Shared grief is half the sorrow, but happiness when shared, is doubled.
If you want to feel rich, just count all the things you have that money can’t buy.
‘Today is a gift, that is why it is called The Present .’
Sharing Our Cultures made me feel like I was part of the international community, that I really belonged somewhere. We came from different cultures, but we had a similar story to share – we had all come to Canada and were going through a similar experience. I had the chance to participate in sharing not just my own culture, but other cultures as well. Where else would a Latvian get to wear a Sari and perform a traditional Indian dance? It was a great event and will always be part of my best memories in Canada. Thank you Sharing Our Cultures! Liva (participated in 2003-2004)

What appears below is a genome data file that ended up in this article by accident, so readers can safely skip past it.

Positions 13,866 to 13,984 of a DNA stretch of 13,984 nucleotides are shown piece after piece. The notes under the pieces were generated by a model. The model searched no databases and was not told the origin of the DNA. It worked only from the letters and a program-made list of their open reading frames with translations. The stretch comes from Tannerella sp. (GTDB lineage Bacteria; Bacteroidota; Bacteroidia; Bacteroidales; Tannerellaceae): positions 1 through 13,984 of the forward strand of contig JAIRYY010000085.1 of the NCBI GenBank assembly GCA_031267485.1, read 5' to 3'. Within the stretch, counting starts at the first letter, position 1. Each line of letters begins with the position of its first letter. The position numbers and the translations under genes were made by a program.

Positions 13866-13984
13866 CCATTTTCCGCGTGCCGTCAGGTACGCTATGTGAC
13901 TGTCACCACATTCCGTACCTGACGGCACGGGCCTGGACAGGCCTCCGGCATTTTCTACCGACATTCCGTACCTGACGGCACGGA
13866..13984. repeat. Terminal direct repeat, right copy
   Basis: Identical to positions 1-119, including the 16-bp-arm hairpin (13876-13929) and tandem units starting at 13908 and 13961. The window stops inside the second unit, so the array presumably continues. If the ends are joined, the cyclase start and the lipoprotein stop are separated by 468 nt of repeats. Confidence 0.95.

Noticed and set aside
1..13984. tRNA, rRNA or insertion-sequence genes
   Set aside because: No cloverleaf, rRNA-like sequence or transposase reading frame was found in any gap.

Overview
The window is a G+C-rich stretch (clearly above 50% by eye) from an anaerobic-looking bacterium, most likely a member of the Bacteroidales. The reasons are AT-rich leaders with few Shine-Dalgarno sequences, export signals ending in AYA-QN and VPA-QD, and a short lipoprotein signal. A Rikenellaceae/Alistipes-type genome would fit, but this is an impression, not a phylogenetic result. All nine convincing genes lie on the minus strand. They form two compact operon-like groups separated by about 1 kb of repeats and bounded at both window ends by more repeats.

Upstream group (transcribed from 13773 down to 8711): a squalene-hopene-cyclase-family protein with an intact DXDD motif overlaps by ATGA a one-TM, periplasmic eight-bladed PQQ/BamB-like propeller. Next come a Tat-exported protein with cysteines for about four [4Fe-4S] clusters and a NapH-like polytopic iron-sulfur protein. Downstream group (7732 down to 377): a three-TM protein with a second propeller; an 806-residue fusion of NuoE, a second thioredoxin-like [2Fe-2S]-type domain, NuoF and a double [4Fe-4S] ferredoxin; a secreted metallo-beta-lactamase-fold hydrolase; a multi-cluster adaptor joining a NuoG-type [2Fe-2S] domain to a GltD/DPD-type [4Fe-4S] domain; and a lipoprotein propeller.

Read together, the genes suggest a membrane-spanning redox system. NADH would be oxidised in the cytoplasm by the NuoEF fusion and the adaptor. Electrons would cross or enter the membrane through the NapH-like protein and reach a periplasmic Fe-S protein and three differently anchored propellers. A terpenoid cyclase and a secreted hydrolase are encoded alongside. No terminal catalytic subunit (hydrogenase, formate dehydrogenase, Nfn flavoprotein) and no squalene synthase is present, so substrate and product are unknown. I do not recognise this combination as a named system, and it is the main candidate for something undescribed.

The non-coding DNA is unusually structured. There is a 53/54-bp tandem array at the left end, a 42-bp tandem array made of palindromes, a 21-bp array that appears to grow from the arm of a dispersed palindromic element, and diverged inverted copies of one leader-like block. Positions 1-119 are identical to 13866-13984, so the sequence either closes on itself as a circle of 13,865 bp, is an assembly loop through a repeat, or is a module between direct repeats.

Do you want more people sharing your content across social channels?
Blog posts are the hub of your social media presence.
In this article you’ll discover how to use your blog to improve social media shares on Facebook, Twitter and Pinterest.
Many bloggers are discovering something interesting: When they update Facebook with a link to a new blog article, fans are leaving comments on the Facebook update instead of the blog.
If this is happening to you, take advantage of it. Replace your existing blog comment system with Facebook comments. Facebook comments integrate comments from both your blog and Facebook.
In other words, when someone comments on an article via your blog, the comment shows up on Facebook. When someone comments on your Facebook update linking to your post, the comment shows up on your blog.